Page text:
They say that times of adversity bring people together. While that couldn’t be truer in the face of Covid-19, “togetherness” looks different than it has before and will continue to evolve long after the virus is under control. The way we individually experience these challenges may differ, but the struggle is universally shared.
I’m especially cognizant of the ways togetherness is occurring in a work setting and how our current reality will create both short-term changes and long-term transformations in the workplace.
While working remotely, many employees are making a more concerted effort to connect with their colleagues than they ever did in the office. From virtual lunches to video happy hours, people are taking the initiative to find new ways to connect with each other from afar. And many employees who normally work remotely feel more connected, because they’re not the only ones working from home anymore! Even in the unlikely case that we all permanently return to a physical office location, the importance of deepening workplace connections will remain — and HR professionals can help by creating opportunities for this to happen.
Employees are experiencing unprecedented levels of flexibility from their employers. This is currently out of pure necessity, but will soon become an expectation of employees. Whether due to productivity fears or otherwise, companies that have been hesitant to broadly introduce the ability to work remotely may need to rethink their approach in order to attract and retain talent. I believe that by and large, employees have proven they are adaptable to new working environments and can still produce results — sometimes more efficiently than in the office.
What this means for permanent physical office locations is anyone’s guess. The workplace of the future could mean more employees working remotely more often or entire companies going remote and coming together a few times per year. I could even envision a world in which flexibility permeates roles and responsibilities, creating a job-sharing environment. And I wouldn’t rule out the emergence of flexible working hours, either.
In whatever form flexibility takes after pandemic, the need for real-time connectedness will remain. HR and company leaders should keep this in mind when embracing flexibility. This could look like implementing virtual team working hours during which all employees should be online, wherever they may be connecting from.
Mental Health And Employee Empowerment
In this remote environment, work hours can easily become blurred. I know I’m not the first person to open both my eyes and my computer at the same time. Coupled with the weight of what’s happening in the world, no longer having a daily commute as bookends to the workday can take a toll on our mental health.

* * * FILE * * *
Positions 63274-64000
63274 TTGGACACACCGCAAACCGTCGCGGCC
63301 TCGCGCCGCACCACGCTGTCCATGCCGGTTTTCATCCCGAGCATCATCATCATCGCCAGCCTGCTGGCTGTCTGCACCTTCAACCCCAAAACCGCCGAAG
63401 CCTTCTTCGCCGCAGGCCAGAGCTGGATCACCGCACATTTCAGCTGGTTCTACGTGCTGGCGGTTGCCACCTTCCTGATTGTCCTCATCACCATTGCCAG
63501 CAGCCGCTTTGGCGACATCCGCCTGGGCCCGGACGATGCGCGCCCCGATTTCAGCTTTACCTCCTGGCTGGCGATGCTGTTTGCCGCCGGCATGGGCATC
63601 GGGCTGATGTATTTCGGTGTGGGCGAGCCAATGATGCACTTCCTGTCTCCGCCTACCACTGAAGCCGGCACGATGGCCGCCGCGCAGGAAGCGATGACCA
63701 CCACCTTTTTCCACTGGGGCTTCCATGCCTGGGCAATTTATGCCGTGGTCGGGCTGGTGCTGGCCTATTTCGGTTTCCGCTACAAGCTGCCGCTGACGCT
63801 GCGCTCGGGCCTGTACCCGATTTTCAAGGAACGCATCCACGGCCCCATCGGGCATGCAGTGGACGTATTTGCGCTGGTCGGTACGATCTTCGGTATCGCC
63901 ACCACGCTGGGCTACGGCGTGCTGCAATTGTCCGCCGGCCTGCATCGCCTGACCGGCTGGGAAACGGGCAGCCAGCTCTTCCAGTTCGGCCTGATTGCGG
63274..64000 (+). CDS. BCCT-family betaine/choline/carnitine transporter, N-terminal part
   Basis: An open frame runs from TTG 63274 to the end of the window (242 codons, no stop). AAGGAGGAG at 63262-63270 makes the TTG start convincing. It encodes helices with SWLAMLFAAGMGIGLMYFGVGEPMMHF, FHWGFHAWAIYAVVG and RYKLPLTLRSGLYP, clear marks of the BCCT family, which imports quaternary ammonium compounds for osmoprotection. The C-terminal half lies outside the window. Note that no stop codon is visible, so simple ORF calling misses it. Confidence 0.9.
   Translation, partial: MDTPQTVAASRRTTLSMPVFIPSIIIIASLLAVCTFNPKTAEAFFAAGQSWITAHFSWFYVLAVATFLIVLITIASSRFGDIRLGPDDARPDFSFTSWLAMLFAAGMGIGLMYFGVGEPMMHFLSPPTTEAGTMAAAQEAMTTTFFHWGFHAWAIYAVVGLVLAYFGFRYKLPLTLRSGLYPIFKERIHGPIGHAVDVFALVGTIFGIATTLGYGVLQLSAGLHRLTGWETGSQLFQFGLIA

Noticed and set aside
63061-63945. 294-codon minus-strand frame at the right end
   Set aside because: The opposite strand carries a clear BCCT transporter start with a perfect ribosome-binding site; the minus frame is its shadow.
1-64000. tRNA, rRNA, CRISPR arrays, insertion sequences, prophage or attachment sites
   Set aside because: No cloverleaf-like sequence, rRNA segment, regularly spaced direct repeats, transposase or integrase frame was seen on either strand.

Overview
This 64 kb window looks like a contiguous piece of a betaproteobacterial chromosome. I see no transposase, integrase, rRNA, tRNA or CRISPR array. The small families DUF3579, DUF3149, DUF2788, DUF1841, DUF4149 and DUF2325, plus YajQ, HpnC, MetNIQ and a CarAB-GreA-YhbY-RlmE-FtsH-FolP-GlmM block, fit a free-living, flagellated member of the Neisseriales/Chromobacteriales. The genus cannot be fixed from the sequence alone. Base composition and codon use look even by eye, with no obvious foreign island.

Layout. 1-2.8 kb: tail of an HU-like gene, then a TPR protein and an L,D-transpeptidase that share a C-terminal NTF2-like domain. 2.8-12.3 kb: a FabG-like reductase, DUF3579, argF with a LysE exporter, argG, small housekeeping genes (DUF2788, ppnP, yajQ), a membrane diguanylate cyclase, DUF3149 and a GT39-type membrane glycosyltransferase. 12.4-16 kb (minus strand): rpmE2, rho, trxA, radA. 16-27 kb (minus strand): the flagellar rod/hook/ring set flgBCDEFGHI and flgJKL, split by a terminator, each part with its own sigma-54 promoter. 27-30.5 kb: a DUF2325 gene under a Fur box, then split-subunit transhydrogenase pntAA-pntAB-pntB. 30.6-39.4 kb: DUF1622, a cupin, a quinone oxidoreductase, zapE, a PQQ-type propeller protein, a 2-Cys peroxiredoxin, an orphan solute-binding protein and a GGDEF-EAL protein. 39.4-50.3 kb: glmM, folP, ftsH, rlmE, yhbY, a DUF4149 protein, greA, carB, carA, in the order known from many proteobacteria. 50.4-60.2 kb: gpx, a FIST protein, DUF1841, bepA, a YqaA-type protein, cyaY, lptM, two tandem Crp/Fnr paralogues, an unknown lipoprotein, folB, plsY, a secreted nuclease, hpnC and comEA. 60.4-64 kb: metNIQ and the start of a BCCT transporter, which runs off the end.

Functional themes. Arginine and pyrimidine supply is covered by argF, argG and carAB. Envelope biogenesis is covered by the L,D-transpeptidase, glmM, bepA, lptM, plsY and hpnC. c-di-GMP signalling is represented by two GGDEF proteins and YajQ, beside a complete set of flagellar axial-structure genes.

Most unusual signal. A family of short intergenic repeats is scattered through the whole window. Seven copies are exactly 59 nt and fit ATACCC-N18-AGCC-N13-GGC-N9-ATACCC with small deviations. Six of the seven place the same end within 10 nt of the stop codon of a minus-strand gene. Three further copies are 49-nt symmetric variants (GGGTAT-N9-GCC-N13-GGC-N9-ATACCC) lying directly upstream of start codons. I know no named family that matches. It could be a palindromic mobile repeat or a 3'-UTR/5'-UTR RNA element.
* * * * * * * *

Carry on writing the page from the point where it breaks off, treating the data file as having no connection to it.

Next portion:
While we all operate in survival mode, companies are responding with empathy and taking their employees’ mental health more seriously than ever before, which is a silver lining. What will emerge is a permanent emphasis on mental health in the workplace that HR should prepare for. Something we are implementing is mandatory monthly mental health days to ensure that even if employees aren’t taking PTO or vacation days, they’re still getting the rest and relaxation they deserve. As long as they’re maintaining productivity, employees should feel empowered to set boundaries with work to preserve their health. We also expanded our mental health services so that employees support their mental wellness during this time.
Employee empowerment is another theme I see continuing beyond the Covid-19 crisis. Once the dust settles and companies adjust their policies accordingly, employees will be able to better determine the kind of working environment that’s conducive to the type of life they want to lead and find companies that align with their preferences.
Planning For A New Normal
In the workplace and beyond, we are not going to return to how things were. HR professionals should align with their business leaders and redefine the way they want their workplace to look and how they’d like their workforce to operate. It’s easy to put off making changes while business is as usual; these unusual circumstances provide a perfect opportunity to reassess.
A Few Things To Keep In Mind
The new normal will look different over the next six months, 12 months and beyond. Because “unprecedented” is the name of the game right now, you’ll want to balance short- and long-term planning while remaining flexible in your response to both.
When determining your company’s direction forward, it’s important to take into consideration your industry, customers, competitors, employees and leaders. Like most company initiatives, remember that the weight of this responsibility should not fall squarely on HR. HR can facilitate and lead the charge, but company leadership must weigh in on any new direction and be aligned on execution. Give employees a voice by allowing them to contribute ideas on how they’d like to see the company move forward.
Lean on your fellow HR leaders! What we’re going through is truly uncharted territory. No one has a playbook for it, but we’re in it together. There’s a consolidation of best practices available to you like never before; take advantage of it. Review how other companies are responding, and pick and choose what works for yours.
There’s never been a more important time to be in HR. How we respond in the near term will determine the workplace of the future — for better or for worse. But I’m willing to bet it will be better. (thanks to Rachel Ernst for the writing)
Share your thoughts if you experienced any?